* April: Preparing people to be informed participants in political debates about science, technology, and social change
    * May: Science-policy connections to improve responses to extreme climatic events: Briefings requested-quickly!

    The format is designed to address the needs of online learners who want to:
    * participate for shorter periods than a semester-long MOOC
    * dig deeper, make “thicker” connections with other learners
    * connect topics with their own interests
    * learn without needing credits or badges for MOOC completion.
    In short, online CEs are “moderately open online collaborative learning.”

    Day and time is set to suit the people who register. Open to the public–please spread the word. For more information and link for registering on the website above. Organized in collaboration with UMass Boston’s Science in a Changing World graduate track, http://www.cct.umb.edu/sicw .

  15. Sue Tafler

    It is great to read names that I am just remembering after a long time. Looking forward to seeing you all again. It’s hard to think that we/SftP have become something historical.

    1. Ross Feldberg

      Hi Sue, looking forward to seeing you again! I have definitely become historical (or hysterical…. not sure which)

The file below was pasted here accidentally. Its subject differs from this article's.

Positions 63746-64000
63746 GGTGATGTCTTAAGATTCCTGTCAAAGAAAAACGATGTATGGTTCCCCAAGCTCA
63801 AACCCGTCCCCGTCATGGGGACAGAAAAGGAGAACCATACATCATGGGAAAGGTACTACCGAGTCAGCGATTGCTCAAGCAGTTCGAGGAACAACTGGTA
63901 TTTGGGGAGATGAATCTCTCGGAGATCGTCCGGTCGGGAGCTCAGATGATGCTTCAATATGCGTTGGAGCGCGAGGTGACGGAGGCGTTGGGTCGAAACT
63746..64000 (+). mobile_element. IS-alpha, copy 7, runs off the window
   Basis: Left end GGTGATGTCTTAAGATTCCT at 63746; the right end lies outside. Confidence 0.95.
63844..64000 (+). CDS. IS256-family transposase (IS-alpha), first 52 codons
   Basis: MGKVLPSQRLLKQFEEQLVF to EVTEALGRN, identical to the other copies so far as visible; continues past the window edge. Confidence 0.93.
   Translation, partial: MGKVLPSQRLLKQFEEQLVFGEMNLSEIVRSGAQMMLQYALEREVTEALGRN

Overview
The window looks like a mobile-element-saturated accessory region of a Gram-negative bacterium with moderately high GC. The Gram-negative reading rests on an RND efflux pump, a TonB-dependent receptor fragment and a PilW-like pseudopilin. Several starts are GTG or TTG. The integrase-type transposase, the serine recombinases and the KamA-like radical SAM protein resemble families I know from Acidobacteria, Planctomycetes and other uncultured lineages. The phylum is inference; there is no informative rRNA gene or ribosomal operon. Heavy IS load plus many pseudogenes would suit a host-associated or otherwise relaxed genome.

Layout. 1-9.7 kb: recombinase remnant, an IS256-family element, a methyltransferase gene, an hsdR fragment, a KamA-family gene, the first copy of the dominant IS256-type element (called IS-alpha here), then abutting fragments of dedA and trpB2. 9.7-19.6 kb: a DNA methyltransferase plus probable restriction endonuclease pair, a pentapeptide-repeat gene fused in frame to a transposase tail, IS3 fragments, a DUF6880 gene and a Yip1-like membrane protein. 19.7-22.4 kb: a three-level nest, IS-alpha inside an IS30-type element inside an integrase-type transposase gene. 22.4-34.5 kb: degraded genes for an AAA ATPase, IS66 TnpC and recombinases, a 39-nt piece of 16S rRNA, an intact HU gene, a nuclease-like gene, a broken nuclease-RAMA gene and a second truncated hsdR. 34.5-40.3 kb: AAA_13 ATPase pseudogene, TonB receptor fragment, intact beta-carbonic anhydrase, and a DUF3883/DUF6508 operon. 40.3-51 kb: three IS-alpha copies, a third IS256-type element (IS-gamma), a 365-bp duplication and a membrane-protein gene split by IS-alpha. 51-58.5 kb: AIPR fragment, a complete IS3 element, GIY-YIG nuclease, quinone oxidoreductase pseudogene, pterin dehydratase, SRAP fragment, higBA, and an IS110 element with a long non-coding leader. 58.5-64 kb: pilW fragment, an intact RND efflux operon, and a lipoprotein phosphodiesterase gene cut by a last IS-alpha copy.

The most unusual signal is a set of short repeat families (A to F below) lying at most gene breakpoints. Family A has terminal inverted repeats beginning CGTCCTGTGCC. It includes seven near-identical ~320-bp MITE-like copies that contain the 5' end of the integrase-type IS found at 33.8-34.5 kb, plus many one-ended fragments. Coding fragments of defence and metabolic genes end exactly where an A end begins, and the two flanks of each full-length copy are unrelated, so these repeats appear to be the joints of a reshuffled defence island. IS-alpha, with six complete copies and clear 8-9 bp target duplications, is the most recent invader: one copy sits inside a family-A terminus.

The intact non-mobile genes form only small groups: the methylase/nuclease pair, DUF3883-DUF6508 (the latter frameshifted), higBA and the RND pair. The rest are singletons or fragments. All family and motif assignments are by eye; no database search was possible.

Ross F.

      1. Leslie Fraser

        Sue and Ross, how wonderful to see your posts. I saw Laura Reed tonight at a 95th B’day party for WMass legendary activist Frances Crowe–who will be on one of the SftP panels–and learned about this conference/reunion. Happy to know you are still hysterical, Ross.

  16. Camilla Royle

    Great to see so many people coming to this. Are most people staying at Hotel UMass? I just asked for a room and they gave me one with 2 double beds so if someone wants to share and help with the cost let me know.

    Camilla (Geography research student from London, UK)

  17. Al Weinrub

    Looking forward to seeing old comrades, agitating for the continued, if not increased, relevance of SftP today as part of a world-wide movement for economic and climate justice.

  18. Bertram (Chip) Bruce

    It’s great to see this conference happening and I hope to attend. It’s especially gratifying to see that the mission of Science for the People continues.